Response: Physicians who are enrolled in Medicare as practicing physicians will generally not be subject to fingerprinting. Fingerprint-based criminal history record checks will only be required in the case of providers or suppliers that are assigned to the high screening level. Physicians are generally assigned to the limited screening level.

Comment: A commenter urged CMS to ensure that fingerprinting and background checks do not delay the enrollment of legitimate and honest physicians.

Response: Physicians are generally assigned to the limited screening level and, as such, will not be subject to fingerprinting based on their enrollment as a physician. Physicians who choose to enroll as DMEPOS suppliers or HHAs will be required to undergo a fingerprint-based criminal history record check as a requirement of the high screening level but, as stated previously, CMS does not believe this requirement will significantly delay the enrollment of any provider or supplier.

Comment: A commenter stated that hospital-owned HHAs and hospices should be designated as limited risk and, therefore, should not be subject to unannounced and unscheduled pre-enrollment and/or post-enrollment onsite visits.

Response: For the reasons already discussed, newly enrolling HHAs will be placed in the high screening level, regardless of ownership.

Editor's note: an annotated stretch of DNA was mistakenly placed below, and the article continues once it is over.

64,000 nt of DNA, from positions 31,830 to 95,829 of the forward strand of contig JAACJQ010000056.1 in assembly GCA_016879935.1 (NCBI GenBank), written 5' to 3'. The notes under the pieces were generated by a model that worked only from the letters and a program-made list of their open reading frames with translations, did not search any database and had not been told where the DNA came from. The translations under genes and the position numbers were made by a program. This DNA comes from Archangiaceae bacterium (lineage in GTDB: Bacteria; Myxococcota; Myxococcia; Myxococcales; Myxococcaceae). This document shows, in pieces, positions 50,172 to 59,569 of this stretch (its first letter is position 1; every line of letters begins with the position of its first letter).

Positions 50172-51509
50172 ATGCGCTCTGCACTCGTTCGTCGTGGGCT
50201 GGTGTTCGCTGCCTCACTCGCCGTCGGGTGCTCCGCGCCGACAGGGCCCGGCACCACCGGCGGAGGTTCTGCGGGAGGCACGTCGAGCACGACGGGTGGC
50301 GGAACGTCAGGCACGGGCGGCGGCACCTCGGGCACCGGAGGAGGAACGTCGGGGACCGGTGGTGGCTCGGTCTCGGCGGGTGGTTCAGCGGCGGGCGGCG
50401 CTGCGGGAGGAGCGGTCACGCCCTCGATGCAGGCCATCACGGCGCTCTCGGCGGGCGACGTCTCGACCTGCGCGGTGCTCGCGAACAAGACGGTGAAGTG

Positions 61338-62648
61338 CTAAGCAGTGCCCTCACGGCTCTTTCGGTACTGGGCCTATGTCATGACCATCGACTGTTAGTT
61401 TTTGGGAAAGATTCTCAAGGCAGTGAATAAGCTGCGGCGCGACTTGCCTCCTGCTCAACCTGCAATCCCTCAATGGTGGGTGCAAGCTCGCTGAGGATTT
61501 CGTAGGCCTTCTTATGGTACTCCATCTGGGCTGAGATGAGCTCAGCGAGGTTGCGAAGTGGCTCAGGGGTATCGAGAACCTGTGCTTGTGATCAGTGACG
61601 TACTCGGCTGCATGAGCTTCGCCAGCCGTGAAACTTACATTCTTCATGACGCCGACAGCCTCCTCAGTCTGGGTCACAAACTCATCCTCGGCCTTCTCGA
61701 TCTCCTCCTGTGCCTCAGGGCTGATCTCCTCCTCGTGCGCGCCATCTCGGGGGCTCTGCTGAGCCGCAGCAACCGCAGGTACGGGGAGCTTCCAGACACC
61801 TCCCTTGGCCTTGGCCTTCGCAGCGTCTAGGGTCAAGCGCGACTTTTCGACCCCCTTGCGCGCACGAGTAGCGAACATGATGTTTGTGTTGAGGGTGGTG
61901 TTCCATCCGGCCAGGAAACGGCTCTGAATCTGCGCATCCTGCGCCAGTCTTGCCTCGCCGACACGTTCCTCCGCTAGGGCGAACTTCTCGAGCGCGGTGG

Comment: Several commenters stated that implementing the new screening procedures by March 23, 2011 is not feasible due to the coordination efforts required between Medicare and Medicaid. They recommended that the implementation date be moved to March 23, 2012.

Response: We disagree, and believe that all screening procedures except the fingerprint-based criminal history record check required for those in the high level of screening will be in place Start Printed Page 5891beginning on March 25, 2011. As noted previously, we will delay implementation of such high screening level until 60 days after the publication of subregulatory guidance on how this provision will be implemented. Further, we believe the statute requires the implementation dates that we have specified.

Comment: A commenter recommended that CMS reconsider the risks associated with allowing existing enrollees to be exempted from the new screening procedures until March 23, 2012. The commenter believes this creates a potential gap in program integrity.

Response: The ACA specifies the effective dates for the new screening provisions. For newly enrolling providers and suppliers, and for those currently enrolled whose revalidation is scheduled between March 25, 2011 and March 23, 2012, the effective date is March 23, 2011 or the date scheduled for the revalidation. For providers and suppliers assigned to the high screening level, the fingerprint-based criminal history record check requirement will be implemented through subregulatory guidance and will be effective 60 days following the publication of the guidance. All other screening requirements are effective on March 25, 2011 for those in the high screening level. For all other currently enrolled providers and suppliers, the statute established an effective date of March 23, 2012.

Comment: A commenter recommended simplifying the screening process such that all enrolling providers and suppliers are put into the moderate level, and then adjust screening interventions based on specific circumstances related to elevated risk of fraud.